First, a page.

Archive for September 15th, 2009

I’m a lifelong dog-lover, and I’ve always felt they were much more intelligent than our “dumb dog” jokes make them out to be. In fact, we used to say around the house that, while our dogs couldn’t talk, they certainly knew how to communicate.

Anyway, Time Magazine has a really neat article on investigations into the evolution of canine intelligence. The whole piece is worth reading, but this especially caught my eye:

To understand how dogs evolved this skill, Hare traveled to Siberia. In the 1950s, Soviet scientists set up an experiment on a farm outside the city of Novosibirsk to understand how animals were domesticated. They decided to study foxes, which are closely related to wolves and dogs.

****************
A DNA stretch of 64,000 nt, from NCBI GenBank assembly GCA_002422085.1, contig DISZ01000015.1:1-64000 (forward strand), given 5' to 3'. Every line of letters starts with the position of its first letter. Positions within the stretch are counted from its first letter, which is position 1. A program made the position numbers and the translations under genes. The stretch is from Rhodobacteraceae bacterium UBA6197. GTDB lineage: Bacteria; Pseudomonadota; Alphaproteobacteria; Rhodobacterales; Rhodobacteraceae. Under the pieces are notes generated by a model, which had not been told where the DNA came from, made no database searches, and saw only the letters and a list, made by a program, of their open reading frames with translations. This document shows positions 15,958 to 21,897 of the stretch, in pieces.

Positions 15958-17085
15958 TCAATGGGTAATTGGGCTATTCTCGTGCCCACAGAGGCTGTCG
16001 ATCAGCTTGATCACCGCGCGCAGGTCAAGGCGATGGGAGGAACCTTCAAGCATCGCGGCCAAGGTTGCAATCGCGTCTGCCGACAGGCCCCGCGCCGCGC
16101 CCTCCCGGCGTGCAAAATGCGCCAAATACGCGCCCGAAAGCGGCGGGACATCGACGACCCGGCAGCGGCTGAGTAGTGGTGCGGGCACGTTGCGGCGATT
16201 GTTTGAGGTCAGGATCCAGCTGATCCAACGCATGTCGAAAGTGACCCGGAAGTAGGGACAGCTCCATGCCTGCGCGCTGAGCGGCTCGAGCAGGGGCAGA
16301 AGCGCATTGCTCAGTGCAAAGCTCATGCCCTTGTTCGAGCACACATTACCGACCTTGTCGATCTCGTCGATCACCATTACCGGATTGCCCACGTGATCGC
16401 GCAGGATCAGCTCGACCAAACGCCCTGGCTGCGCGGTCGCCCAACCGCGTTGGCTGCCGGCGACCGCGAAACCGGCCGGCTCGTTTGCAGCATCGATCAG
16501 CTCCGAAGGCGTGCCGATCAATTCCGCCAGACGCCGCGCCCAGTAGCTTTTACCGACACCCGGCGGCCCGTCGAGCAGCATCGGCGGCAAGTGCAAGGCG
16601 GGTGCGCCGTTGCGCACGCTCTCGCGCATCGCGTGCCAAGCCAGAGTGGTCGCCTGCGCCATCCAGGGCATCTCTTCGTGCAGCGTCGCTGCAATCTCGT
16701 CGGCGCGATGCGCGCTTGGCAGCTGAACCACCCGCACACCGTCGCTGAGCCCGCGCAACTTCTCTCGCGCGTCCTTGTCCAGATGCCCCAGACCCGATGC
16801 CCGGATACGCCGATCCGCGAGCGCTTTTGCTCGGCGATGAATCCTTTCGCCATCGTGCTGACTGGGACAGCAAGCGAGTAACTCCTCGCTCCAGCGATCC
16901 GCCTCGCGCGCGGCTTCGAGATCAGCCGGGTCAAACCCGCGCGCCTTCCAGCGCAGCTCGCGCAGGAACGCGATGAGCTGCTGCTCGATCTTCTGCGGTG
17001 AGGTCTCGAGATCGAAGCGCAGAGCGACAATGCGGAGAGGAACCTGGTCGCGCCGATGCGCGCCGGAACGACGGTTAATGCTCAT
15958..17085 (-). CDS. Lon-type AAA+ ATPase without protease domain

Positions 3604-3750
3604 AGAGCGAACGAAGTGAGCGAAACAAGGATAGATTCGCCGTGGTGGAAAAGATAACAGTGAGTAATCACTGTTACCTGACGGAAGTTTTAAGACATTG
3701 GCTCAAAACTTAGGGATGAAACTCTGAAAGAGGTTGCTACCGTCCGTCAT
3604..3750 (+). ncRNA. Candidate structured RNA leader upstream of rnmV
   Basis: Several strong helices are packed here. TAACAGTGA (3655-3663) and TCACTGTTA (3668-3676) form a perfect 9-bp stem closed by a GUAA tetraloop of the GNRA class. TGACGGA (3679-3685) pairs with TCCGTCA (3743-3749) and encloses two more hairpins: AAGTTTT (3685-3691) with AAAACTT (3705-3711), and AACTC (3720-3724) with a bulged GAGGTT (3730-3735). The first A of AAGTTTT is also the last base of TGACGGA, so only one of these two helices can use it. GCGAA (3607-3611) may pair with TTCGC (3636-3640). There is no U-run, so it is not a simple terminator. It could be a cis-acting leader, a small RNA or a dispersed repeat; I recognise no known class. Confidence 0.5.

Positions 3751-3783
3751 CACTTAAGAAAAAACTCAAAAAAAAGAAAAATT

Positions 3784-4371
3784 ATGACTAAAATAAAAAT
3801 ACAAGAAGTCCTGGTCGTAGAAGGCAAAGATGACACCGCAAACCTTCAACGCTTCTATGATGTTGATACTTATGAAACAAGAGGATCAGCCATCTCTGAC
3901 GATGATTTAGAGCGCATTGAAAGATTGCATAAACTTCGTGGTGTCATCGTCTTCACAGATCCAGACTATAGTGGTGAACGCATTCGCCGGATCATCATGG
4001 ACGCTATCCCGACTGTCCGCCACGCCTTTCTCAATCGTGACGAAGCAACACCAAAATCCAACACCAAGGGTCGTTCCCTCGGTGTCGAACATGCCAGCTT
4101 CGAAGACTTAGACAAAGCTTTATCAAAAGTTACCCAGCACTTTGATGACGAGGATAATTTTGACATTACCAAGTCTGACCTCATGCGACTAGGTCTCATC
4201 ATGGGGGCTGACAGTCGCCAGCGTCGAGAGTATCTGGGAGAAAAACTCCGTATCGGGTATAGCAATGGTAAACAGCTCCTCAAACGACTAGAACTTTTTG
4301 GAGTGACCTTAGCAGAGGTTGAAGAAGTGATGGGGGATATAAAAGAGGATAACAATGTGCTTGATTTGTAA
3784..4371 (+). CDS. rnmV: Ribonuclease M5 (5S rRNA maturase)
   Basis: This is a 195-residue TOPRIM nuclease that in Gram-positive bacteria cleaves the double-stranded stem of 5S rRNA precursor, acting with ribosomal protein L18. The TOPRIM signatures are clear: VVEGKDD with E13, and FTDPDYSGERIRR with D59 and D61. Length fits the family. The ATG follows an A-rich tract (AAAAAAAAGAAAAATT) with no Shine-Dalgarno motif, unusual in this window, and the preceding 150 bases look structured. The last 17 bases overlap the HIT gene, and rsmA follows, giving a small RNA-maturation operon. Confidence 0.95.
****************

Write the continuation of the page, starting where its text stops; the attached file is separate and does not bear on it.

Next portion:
The Russians began by breeding a group of foxes according to one simple rule: they would walk up to a cage and put a hand on the bars. Foxes that slunk back in fear and snapped their teeth didn’t get to breed. Ones that came up to the scientists did. Meanwhile, the scientists also raised a separate group of foxes under identical conditions, except for one difference: they didn’t have to pass a test to mate.

More than 40 generations of foxes have now been bred in Novosibirsk, and the results speak for themselves. The foxes that the scientists bred selectively have become remarkably doglike. They will affectionately run up to people and even wag their tails. In 2003, Hare traveled to Novosibirsk and ran his pointing test on baby foxes. The ordinary ones failed miserably. As for the doglike ones, “they did just as well as puppies right out of the box,” Hare says. As the animals were bred for their affability, a new side of their social intelligence was apparently awakened.

The article also argues something I’ve long suspected: they train us nearly as much as we train them. 🙂

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